A new study has suggested that humans may actually be able to regenerate certain body parts like limbs. Based on extensive analysis of a Mexican salamander called an axolotl that is a “champion of regeneration”, researchers from MDI Biological Laboratory in Bar Harbor, Maine, believe that humans have the “untapped” ability to regrow body parts as well. Incredibly, the axolotl can regrow pretty much any lost body part including their brain, heart, lungs, ovaries, spinal cord, jaws, skin, tail, limbs, etc...
In their research, they focused on how the salamander doesn’t get a scar after an injury or heal in the same manner as mammals and mice. They determined that after an injury, macrophages (immune cells) created scars in a mouse but grew tissue cells in the salamander. The experts believe that the scarring tissue actually blocks the ability for regeneration.
When humans lose a limb, a scar is formed, but this new study could change that. If scientists can figure out a way to block the brain from producing the scars, humans may be able to regrow missing limbs and even have better health.
Dr. James Godwin explained this in further detail, “Our research shows that humans have untapped potential for regeneration.” “Axolotls don't scar, which is what allows regeneration to take place. But once a scar has formed, it's game over in terms of regeneration. If we could prevent scarring in humans, we could enhance quality of life for so many people.”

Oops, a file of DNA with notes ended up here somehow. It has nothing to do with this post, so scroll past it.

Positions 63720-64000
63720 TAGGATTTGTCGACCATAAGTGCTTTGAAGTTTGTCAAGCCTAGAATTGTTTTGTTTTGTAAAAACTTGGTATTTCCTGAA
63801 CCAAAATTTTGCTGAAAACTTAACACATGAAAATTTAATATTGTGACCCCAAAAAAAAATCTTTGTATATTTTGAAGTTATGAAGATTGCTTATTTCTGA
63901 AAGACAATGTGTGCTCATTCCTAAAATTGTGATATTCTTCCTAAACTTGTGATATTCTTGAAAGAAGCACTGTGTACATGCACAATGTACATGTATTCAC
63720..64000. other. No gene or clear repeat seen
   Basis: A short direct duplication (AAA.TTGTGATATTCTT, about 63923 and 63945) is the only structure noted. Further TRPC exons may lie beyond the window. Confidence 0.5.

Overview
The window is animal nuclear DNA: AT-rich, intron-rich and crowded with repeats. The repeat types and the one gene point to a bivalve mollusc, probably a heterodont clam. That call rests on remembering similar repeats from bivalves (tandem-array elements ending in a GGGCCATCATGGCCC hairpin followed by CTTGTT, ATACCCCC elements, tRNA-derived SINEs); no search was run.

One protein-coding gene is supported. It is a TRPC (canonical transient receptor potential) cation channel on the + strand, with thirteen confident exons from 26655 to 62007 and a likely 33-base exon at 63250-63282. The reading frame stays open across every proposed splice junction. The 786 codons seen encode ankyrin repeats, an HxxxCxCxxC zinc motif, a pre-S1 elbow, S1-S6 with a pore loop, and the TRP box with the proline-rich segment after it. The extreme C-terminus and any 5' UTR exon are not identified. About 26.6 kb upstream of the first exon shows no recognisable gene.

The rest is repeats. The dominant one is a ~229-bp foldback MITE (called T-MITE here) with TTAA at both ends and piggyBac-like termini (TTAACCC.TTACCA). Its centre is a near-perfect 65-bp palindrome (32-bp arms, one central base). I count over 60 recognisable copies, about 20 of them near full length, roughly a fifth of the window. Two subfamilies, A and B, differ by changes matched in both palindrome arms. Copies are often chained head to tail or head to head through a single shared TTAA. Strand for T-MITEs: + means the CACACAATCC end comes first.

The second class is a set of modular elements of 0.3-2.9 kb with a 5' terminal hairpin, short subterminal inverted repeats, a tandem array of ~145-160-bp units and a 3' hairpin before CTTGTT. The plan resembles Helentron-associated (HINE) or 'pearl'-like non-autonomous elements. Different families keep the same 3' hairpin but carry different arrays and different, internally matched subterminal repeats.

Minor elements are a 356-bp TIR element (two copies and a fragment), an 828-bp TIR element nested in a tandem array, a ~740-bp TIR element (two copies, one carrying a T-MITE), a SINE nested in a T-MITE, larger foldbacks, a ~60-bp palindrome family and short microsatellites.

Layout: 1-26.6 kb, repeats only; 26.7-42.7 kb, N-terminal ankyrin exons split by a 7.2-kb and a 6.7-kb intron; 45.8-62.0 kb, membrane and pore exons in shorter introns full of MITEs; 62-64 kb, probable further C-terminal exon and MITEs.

Macrophages are exceptionally important in the regrowth of body parts as previous studies have shown that when these immune cells were depleted in the salamander, a scar was formed instead of regeneration.
Godwin described how their research is coming along in regards to humans eventually being able to regrow missing limbs, “We are getting closer to understanding how axolotl macrophages are primed for regeneration, which will bring us closer to being able to pull the levers of regeneration in humans,” adding, “For instance, I envision being able to use a topical hydrogel at the site of a wound that is laced with a modulator that changes the behaviour of human macrophages to be more like those of the axolotl.”
This is very encouraging news for those who are missing certain body parts like arms or legs. The study was published in the journal Developmental Dynamics where it can be read in full.